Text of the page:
Friday, November 30, 2012


The Palestinian Authority President, Mahmoud Abbas, center, was congratulated
by Turkey’s foreign minister, Ahmet Davutoglu.
(Photo courtesy of NY Times)

(Friday November 30, 2012, New York, NY)  Exactly 65 years after the day in 1947 that the United Nations voted for the “Partition Plan”, formally known as United Nations General Assembly Resolution 181: "Plan of Partition with Economic Union" which was intended to release the region known as “The Holy Land” or “Palestine” from the British Mandate that had overseen (effectively governed) the region since the League of Nations adopted the Balfour Declaration that was implemented in 1923, the UN General Assembly (UNGA) voted to officially recognize the State of Palestine. While many regard this as nothing more than a “meaningless, symbolic gesture”, it has a far more profound significance.

Since the time of the initial British Mandate in 1917, neither the Jewish or Palestinian people were pleased with the arrangement and, as the community of sovereign nations has witnessed time and time again, the concept of a “Two State Solution”, one Palestinian, the other Israeli, has remained just that - a concept, a painfully elusive concept that has taken an unknown number of lives, kept the entire Middle East region captive to the perpetual Arab/Israeli conflict in Israel; fomented violence, terrorism, and created a seemingly intractable scenario with Israel keeping the Palestinians under iron-fisted oppression and, arguably “occupation” for generations.  Whether yesterday’s historic vote is just a symbolic gesture or a real, concrete “first step” towards an ultimate mutually agreeable solution remains to be seen.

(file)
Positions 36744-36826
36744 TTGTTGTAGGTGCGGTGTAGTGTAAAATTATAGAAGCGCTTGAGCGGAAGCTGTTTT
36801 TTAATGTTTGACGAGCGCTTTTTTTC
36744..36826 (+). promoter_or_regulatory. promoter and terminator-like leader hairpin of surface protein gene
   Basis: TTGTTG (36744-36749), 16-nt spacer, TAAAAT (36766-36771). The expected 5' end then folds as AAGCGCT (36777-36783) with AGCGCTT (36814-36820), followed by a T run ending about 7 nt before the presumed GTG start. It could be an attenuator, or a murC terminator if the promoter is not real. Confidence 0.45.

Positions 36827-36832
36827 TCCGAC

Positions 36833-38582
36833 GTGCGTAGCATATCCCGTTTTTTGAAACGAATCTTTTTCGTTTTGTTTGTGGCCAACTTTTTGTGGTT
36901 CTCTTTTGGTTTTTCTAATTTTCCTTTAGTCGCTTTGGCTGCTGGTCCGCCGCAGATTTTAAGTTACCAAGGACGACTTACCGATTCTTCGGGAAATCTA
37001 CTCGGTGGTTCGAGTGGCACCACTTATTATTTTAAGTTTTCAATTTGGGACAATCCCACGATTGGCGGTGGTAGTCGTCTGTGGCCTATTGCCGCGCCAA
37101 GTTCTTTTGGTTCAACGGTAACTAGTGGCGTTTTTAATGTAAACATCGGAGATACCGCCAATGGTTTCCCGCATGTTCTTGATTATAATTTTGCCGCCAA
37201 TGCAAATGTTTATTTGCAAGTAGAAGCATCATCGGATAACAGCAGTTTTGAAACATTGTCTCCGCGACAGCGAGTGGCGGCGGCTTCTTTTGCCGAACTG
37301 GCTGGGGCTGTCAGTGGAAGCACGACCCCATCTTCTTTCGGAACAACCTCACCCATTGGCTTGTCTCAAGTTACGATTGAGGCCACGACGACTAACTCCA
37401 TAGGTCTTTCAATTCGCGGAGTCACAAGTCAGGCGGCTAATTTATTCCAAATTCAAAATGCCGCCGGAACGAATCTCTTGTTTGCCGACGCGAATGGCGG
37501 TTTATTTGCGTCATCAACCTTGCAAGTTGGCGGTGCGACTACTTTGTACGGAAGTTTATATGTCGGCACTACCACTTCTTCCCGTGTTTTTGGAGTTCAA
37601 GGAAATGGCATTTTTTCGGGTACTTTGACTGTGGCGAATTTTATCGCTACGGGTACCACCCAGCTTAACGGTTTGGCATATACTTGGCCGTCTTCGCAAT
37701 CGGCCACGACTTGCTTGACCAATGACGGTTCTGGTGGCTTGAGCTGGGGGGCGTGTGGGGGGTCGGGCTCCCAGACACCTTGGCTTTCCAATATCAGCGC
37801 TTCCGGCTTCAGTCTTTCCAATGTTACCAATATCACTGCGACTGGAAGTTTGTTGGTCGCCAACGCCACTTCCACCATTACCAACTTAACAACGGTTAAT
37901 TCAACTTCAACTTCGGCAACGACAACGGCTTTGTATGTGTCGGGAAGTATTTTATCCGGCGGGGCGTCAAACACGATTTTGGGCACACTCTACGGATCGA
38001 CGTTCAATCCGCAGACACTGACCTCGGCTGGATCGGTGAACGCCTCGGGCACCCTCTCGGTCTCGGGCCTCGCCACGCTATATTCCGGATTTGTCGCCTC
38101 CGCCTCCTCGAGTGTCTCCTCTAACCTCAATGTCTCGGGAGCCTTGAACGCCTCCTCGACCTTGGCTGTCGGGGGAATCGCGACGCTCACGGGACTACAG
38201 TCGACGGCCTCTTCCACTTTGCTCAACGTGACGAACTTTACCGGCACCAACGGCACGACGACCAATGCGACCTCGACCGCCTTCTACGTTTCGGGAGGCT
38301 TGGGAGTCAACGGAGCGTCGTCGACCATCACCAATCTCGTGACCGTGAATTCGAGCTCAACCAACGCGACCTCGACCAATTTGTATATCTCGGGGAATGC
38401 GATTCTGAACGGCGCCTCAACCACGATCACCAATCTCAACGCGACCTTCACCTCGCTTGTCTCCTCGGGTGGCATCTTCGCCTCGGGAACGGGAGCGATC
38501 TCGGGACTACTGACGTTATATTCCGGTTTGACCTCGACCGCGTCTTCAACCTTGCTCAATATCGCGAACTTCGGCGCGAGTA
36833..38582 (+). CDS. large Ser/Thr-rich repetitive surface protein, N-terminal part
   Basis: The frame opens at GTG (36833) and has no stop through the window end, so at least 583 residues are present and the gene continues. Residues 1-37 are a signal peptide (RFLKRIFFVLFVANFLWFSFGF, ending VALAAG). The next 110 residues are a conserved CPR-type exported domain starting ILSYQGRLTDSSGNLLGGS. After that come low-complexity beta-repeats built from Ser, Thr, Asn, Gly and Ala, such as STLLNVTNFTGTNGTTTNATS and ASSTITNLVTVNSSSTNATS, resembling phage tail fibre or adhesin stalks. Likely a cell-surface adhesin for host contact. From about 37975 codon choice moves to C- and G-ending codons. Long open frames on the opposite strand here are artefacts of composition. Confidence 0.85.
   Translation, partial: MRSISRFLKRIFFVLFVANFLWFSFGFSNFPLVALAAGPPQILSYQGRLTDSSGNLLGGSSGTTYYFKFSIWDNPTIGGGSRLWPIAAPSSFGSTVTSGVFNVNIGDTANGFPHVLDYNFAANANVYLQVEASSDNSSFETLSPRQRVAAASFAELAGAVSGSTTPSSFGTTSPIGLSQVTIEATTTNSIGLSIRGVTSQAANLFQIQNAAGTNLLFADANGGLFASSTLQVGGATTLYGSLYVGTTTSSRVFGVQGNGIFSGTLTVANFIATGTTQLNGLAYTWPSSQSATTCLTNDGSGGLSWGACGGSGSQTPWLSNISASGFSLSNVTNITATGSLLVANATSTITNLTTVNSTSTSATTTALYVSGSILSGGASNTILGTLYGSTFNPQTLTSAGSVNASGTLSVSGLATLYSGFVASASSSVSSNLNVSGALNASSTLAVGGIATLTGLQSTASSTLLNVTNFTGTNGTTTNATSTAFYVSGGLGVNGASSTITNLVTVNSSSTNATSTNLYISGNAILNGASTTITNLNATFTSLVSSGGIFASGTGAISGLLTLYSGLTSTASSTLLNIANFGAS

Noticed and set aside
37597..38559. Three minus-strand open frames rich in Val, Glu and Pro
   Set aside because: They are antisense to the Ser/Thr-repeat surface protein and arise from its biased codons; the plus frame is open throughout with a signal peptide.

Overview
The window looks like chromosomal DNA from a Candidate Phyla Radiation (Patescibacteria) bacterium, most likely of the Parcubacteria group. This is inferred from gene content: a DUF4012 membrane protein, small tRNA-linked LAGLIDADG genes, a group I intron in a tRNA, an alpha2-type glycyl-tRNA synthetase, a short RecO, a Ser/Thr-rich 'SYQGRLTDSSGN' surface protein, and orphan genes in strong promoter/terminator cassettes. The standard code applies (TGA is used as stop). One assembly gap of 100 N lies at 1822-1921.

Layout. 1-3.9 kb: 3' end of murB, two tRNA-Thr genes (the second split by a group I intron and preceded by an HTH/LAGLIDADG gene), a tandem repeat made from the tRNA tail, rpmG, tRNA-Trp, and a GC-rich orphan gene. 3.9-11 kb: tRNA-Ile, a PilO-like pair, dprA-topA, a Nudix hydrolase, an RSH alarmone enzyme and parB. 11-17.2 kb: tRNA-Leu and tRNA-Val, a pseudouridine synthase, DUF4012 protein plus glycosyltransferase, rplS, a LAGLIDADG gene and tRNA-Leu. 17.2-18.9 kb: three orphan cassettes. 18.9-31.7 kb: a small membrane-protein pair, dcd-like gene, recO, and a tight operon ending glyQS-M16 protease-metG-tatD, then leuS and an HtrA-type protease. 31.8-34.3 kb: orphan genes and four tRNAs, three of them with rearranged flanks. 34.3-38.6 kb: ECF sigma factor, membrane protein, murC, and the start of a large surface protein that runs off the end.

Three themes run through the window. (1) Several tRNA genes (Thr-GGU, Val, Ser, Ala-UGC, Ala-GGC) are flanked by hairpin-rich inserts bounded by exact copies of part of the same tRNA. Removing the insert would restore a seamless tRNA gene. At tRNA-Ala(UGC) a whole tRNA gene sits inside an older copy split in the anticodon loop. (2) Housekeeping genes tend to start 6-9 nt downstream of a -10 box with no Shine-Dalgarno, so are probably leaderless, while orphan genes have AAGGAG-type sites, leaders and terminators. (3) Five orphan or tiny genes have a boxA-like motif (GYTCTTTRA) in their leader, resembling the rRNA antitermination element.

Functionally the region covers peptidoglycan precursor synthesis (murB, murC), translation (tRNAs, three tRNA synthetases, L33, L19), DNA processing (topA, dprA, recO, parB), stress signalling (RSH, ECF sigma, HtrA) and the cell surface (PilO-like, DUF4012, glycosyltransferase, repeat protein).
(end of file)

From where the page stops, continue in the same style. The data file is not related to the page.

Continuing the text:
That this vote occurred so soon after the latest military engagement between the Israeli Defense Forces (IDF) and the militant faction, Hamas, who launched long range missiles from their base in The Gaza Strip into Israeli cities, is no coincidence.  That it transpired on the annually observed International Day of Solidarity with the Palestinian People is just that – a coincidence.  It appears that this most recent flare up and violent exchange between IDF and Hamas was the proverbial “tipping point” that prompted the UNGA action. 


Before the existence of any laws made by man there existed a set of natural phenomenon, as immutable and pure as life itself.  It took thousands of years of observation, pondering, calculating and intense study and experimentation until some of these phenomenon could be codified in a body of laws.  The Laws of Nature contain within them the Laws of Physics and Thermodynamics. 

Some of the basic Laws of Physics are familiar.  Those simple statements we may have encountered in a high school science class that inform govern the mechanics and machinations of the known universe from the galactic scale to the sub atomic realm.  Sir Isaac Newton discovered the mathematical symmetry that is requisite of all physical laws  such as, “An object that is at rest will stay at rest unless an unbalanced force acts upon it” and “An object that is in motion will not change its velocity unless an unbalanced force acts upon it.”  Since the days of Newton a body of laws have been amassed that explain physical phenomenon such as motion, speed, velocity, entropy, energy and a host of related natural activity.

Man began to create, implement and enforce laws of his own construct since the dawn of civilized societies.  There were laws of religion that varied from tribe to tribe and lead to the development of organized religions.  Laws governing society, trade, banking, civil governance and criminality arose as man flourished.  The old Latin document, The Magna Carta, written in 1215, remains the bedrock of civil and criminal law in many western nations to this day.

Laws begot more laws; as societies became increasingly sophisticated and complex still more laws were more written and implemented.  While the Laws of Nature had always existed awaiting discovery, other laws were crafted out of ambiguous and often dubious whims of those in authority.  Some of the recently defined “laws” of Mans creation are informal but ring so true in our lives that we have elevated them into certainty.  Murphy’s Law is an example as is the Law of Unintended Consequences.  It appears whether one accepts that as truisms, one of the Laws of Unintended Consequences was proven in the cavernous UNGA chamber yesterday and Israel was its victim.